A History of Powder Skiing in Niseko
Hokkaido lies at the northernmost extreme of the Japanese archipelago, and the inland areas of Hokkaido have had a very different history from other parts of Japan. After the arrival of the modern age, Hokkaido saw the influx of large numbers of immigrants from Honshu, Shikoku and Kyushu islands for full-scale development of the island.
In the coastal areas on the Sea of Japan, fishery and commerce involving the indigenous Ainu people had been actively pursued since the Middle Ages. The industrial history of Niseko dates from the final decades of the Edo era, (the early 19th century).
Sulfur mine at Mt. Iwaonupuri
In 1806, when Japan was still known as a country of samurai, sulfur mined at Mt. Iwaonupuri in Niseko was transported to Iwanai, near the Sea of Japan. Full-scale mining of sulfur started in 1861 when a mountain path was completed. The path later became the Niseko Panorama Line highway.
In the Meiji era (1868-1912), Benjamin Smith Lyman, an American geologist employed by the Meiji government, conducted a survey before starting large-scale mining. Sulfur from Niseko was used for match heads and was an important export for Hokkaido. Despite several changes of ownership, the Iwaonupuri sulfur mine ran until 1937. The mining site is one of the Modern Industrial Heritage Sites of Japan.
Hot spring resorts
In later years, the Niseko area became known for hot springs. In 1885, the first intermittent spring in this area was found in the southern foothills of Mt. Chisenupuri, and a small house was built beside the spring. The spring is now known as Yumoto Spa.
In 1894, Kunikichi Yamada, one of the first settlers in Kutchan, found a hot spring in the eastern foothills of Mt. Niseko Annupuri. He founded Yamada Spa in 1897. This spa led to the development of the Aza Yamada district of Kutchan, where Niseko Grand Hirafu is now located.
At the upper reaches of the Shiribetsu River, where the town of Rankoshi would later be developed, Narita Spa (now called Yakushi Spa) was founded in 1896 and Miyakawa Spa (now Koikawa Spa) in 1898. In 1905, Aoyama Spa started operating in the same town, although it has since closed. Over time, Niseko became one of the largest hot spring villages in Hokkaido.
Start of railway operations
In 1904, railway service was inaugurated between Otaru and Hakodate on a line that would become the Hakodate Main Line of the Hokkaido Railway Company. Railway service helped to increase people’s interest in the hot springs and scenic sites of Niseko. Hot spring development accelerated in the 20th century. In 1908, Ogawa Spa (now closed) started business along an old road leading from Kutchan to a sulfur mine. Around the same time, Niimi Spa started operations deep in the mountains of Rankoshi. Between 1920 and 1926, Inoue Spa and Inamura Spa began operations. These two spas together developed into what is now Goshiki Spa. In its vicinity, the Niseko Yama-no-Ie lodge, run by the Sapporo Railway Bureau (now the Hokkaido Railway Company), opened in the winter of 1937.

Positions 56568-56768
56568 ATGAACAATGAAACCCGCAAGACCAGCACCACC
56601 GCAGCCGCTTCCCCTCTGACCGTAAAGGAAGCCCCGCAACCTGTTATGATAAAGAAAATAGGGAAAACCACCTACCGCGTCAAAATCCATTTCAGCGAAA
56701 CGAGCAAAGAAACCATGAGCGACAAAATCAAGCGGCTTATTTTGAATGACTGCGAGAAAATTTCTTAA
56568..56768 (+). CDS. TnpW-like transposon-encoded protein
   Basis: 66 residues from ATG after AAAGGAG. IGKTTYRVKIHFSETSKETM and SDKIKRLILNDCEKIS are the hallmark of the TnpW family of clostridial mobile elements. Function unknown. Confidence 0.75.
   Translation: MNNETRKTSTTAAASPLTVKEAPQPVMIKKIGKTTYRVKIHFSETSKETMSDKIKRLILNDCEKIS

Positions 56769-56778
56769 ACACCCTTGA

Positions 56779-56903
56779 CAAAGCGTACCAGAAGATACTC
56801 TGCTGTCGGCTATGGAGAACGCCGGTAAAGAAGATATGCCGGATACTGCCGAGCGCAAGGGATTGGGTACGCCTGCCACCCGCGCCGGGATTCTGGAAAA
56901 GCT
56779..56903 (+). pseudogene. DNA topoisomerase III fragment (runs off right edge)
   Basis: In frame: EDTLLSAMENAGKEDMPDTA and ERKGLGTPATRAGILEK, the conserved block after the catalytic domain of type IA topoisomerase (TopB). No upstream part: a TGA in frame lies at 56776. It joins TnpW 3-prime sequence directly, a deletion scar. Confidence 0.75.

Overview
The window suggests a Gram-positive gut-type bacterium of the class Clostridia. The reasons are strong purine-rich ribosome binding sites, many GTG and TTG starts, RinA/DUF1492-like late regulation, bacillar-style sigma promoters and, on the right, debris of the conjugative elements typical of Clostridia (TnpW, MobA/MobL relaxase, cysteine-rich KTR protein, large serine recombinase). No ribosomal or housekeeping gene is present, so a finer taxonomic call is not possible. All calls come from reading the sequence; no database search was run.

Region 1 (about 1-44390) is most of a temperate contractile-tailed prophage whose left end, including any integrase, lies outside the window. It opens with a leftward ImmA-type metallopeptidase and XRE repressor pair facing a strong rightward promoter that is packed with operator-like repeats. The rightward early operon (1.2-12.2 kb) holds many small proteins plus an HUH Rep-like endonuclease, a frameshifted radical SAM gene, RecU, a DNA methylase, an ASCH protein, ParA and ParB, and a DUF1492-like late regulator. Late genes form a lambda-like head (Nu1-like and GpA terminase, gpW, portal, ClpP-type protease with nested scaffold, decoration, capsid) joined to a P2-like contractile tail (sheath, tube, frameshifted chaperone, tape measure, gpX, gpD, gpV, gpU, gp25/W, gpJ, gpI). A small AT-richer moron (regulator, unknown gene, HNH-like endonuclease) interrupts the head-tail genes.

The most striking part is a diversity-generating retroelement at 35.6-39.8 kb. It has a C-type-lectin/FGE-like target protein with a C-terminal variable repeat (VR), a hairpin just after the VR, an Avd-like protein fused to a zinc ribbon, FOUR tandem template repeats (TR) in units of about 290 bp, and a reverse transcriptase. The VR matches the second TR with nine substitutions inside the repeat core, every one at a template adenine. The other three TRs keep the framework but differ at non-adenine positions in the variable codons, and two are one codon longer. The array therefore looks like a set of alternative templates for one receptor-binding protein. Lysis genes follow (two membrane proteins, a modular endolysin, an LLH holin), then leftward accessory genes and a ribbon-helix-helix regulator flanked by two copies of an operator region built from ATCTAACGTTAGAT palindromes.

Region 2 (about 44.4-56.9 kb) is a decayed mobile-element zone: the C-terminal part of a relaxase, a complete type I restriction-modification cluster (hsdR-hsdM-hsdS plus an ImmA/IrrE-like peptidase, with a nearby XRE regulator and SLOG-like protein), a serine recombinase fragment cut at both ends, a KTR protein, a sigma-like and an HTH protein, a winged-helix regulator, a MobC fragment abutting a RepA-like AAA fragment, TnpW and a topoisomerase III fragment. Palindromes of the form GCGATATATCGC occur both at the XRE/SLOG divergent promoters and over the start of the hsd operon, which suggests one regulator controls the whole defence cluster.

1912: The first year of skiing in Niseko
Skiing in Niseko dates from 1912, when Lieutenant Colonel Theodor von Lerch visited Niseko and skied Mt. Yotei. Von Lerch (1869-1945) visited Japan from Austria-Hungary to inspect Japanese troops in November 1910. This is after Japan, an emerging power, had begun attracting world attention by defeating Russia, a great power, in the Russo-Japanese War (1904-1905). An excellent skier, the lieutenant colonel was asked by the Japanese army to train the 58th Infantry Regiment based in Takada, Niigata Prefecture. The ski training provided by the lieutenant colonel was the first opportunity for Japanese to learn skiing techniques in earnest.
The lieutenant colonel also visited Hokkaido and gave ski training to the 7th Division stationed in Asahikawa, in February 1912. On April 15 of the same year, he visited Kutchan to conclude his training in Hokkaido with a ski mountaineering excursion up Mt. Yotei. On the following day, he skied with a single pole in front of residents in Kutchan, a village known for deep snow. It was the first time for them to know of skiing, and they were immediately attracted by skis, which were novel to them. On April 17, Lieutenant Colonel von Lerch carried out his plan to ski up Mt. Yotei, which was reported in the newspapers as a marvelous feat. Many young people outside Niseko who read about the lieutenant colonel began to enjoy skiing in the mountains of Niseko.
The start of the Niseko Kogen Kanko lifts in 1961
In January 1926, 14 years after the first skiing in Kutchan by Lieutenant Colonel von Lerch, students at Kutchan Junior High School went ski mountaineering at Mt. Niseko Annupuri. They left Yamada Spa, on what is now Grand Hirafu, and reached the summit in two and a half hours. Twelve years later, in 1938, the All-Japan Intercollegiate Alpine Ski Championships were held here. As a result of other ski events that took place afterward, the ski runs in Hirafu gradually took shape.